EDUCATION: Globally Minded Teachers Are Key to Globally Minded Citizens

In anticipation of the new school year—and International Education Week 2012—here’s a spotlight on a group of inspiring teachers who know how to think outside the box…

Teachers. They make the world go ‘round…and we love them for that.

In particular, there are a number of globally minded high school teachers who definitely deserve a shout-out for recently screening Global Lens films to their students during World Cinema Week (an annual event sponsored by our Education Program). Get inspired by these educators’ stories, especially as we look forward to the new school year and to our next Education Program-sponsored event: International Education Week (November 12-16, 2012)!

-Students responding to their screening of A USEFUL LIFE (Uruguay), following World Cinema Week 2012. Via Beatriz Bufrahi, Video Instructor, Baltimore School for the Arts (Baltimore, MD)


“We had an insightful discussion following the films. What a wonderful way to bring culture to our school!”

-Steven Duffrin, World Languages Department Chairperson, Logan High School (Lacrosse, WI), on his students’ screenings of THE KITE (Lebanon) and THE PRIZE (Argentina) during World Cinema Week 2012


“For those using the films in the classroom, the feedback was very positive as it exposed them to another way of life and used our Theory of Knowledge where students try to understand why we think the way we do. We are hoping that we can make even more use of the films by creating a bookclub/movie theme in addition to the classroom use.”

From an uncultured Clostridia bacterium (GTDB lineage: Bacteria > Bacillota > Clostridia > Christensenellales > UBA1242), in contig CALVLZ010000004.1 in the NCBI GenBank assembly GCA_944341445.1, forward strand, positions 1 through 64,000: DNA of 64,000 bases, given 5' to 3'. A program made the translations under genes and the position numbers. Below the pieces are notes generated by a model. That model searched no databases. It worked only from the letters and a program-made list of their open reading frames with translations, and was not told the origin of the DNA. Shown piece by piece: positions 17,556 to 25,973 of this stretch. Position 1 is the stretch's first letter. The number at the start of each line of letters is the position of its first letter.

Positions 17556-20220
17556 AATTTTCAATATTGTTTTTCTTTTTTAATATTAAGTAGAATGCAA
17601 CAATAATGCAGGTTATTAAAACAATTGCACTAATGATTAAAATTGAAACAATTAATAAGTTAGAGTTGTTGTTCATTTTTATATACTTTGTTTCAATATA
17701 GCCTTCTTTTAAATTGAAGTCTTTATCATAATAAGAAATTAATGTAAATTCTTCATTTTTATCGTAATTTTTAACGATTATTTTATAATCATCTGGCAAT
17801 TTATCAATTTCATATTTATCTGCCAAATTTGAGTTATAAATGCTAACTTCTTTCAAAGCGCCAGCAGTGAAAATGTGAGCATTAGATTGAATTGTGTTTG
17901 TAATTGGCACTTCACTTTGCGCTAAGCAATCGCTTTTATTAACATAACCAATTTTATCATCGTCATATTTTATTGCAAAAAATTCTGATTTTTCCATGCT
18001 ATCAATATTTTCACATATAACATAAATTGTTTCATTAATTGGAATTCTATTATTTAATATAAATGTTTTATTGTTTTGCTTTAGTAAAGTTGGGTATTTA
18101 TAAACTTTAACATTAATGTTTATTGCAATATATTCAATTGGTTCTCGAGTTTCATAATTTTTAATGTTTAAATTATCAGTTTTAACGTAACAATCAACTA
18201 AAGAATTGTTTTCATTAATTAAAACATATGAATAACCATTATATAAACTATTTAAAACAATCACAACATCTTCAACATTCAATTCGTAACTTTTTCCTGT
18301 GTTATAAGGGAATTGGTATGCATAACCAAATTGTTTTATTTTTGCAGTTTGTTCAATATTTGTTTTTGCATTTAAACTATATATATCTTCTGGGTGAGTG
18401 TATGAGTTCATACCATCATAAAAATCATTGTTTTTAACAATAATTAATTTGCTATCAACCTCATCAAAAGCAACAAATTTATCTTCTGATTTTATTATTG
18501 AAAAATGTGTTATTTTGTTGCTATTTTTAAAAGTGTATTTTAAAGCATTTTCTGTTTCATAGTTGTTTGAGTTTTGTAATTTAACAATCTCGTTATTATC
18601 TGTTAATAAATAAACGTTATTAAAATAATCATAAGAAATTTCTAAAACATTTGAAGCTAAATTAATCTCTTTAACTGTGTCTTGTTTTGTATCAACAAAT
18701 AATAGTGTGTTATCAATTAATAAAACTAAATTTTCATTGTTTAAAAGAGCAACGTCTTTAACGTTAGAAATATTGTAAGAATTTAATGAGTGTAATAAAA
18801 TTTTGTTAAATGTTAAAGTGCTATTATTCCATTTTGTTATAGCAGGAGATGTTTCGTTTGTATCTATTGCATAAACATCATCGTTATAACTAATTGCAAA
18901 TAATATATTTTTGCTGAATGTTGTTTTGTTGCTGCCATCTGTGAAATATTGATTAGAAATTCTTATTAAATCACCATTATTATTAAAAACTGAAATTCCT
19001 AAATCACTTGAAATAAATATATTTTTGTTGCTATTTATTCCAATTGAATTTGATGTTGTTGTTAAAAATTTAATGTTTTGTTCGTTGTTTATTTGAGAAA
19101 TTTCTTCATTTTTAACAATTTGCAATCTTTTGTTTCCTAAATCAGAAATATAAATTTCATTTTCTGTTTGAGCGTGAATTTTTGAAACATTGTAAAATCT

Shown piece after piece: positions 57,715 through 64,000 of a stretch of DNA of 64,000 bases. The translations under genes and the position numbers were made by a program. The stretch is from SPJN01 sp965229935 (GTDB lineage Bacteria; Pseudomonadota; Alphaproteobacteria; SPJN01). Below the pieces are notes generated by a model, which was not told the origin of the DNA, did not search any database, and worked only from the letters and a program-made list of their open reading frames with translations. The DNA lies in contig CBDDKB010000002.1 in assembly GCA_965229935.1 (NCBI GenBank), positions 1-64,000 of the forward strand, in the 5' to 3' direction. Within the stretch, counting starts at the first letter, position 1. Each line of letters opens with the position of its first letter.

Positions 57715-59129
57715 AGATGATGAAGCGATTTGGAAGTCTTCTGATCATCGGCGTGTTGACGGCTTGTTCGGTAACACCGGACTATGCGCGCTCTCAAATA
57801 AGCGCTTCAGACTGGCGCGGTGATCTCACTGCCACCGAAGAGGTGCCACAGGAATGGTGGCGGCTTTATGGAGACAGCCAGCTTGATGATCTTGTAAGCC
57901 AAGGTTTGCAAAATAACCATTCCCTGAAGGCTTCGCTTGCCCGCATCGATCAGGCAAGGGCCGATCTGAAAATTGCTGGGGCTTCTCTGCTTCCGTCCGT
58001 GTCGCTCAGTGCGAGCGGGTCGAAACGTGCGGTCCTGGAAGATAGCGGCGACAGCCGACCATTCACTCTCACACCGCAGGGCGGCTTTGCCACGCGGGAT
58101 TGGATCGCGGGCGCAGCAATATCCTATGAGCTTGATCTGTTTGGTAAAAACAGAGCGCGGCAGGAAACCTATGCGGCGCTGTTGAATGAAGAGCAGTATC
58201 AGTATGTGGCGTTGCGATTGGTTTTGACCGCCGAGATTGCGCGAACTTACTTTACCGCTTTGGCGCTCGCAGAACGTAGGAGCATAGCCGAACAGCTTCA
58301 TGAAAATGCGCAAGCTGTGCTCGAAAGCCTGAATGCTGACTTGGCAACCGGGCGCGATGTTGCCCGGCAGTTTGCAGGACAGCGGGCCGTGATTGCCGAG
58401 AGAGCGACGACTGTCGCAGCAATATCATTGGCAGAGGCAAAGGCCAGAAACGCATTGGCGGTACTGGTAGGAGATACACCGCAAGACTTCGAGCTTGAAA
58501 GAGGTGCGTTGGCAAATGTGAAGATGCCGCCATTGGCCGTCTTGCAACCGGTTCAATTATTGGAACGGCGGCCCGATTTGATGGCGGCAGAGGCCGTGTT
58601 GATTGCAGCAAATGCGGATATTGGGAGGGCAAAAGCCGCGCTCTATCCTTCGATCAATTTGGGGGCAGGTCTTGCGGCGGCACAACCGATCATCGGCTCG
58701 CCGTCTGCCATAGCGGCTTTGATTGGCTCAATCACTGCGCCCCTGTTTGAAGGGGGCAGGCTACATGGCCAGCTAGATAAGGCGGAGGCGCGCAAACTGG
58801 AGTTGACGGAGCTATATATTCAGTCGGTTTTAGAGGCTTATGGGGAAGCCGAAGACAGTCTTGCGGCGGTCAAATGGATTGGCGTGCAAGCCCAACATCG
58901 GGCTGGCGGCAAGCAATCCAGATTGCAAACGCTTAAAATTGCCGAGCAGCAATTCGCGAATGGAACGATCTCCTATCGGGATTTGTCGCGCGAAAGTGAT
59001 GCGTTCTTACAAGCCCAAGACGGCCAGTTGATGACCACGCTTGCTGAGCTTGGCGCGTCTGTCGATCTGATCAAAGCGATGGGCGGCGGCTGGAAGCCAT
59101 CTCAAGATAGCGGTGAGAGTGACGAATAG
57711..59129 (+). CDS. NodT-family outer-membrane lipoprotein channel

-Diane Klaiber, Librarian, Sturgis Charter Public School (Hyannis, MA), on student’s and teacher’s screenings of FAT, BALD, SHORT MAN (Colombia) and MOURNING (Iran) during World Cinema Week 2012


Spanish 3 students at Middle College High (San Pablo, CA) screened THE PRIZE (Argentina) during World Cinema Week 2012!

“Both films were exceptionally motivating and mind-opening, and allowed our students to rethink the way they look at the ‘global community.’ [Students] learned about other people’s values, and were able to reflect on how we look at other countries.  For both films we gave our students an introduction to the [country's geographic], historical, ideological and contextual background, biography of the directors and…some discussion questions for [students] to think about while watching the films.”

-Laura de Toledo, Spanish Teacher, Language Lab Coordinator, The Chapin School (New York, NY), on her students’ screenings of OF LOVE AND EGGS (Indonesia) and THE PRIZE (Argentina) during World Cinema Week 2012


“Both films were a great success!…Students had a big group discussion after each film and generally got a very interesting glimpse of the diverse nature of these two societies! Thanks again for the support. These really rocked this year!!”

-Richard Katz, AP Human Geography Teacher, Roosevelt High School (Seattle, WA), on his students’ screenings of GETTING HOME (China) and OF LOVE AND EGGS (Indonesia) during World Cinema Week 2012


“I am a fan, myself, of many foreign films, but I know sometimes they can be difficult for American teenagers who are used to American action movies and comedies.  When we showed the two films, however, I was pleasantly surprised to see how engaged the students were.  They liked the stories and we discussed the plots extensively…Beyond the actual plots of the films, though, came the best discussions.”

-Jennifer Homan, Lead Teacher (Global Studies Academy), Forest Charter School (Nevada City, CA), on her students’ screenings of THE KITE (Lebanon) and OF LOVE AND EGGS (Indonesia) during World Cinema Week 2012


The moral of this story: any high school can host its own world cinema screening program using Global Lens films (we donate the DVDs to each participating high school!). Email to find out how you can bring Global Lens to a high school near you for International Education Week (November 12-16, 2012), or ask us how to purchase these films for your campus!


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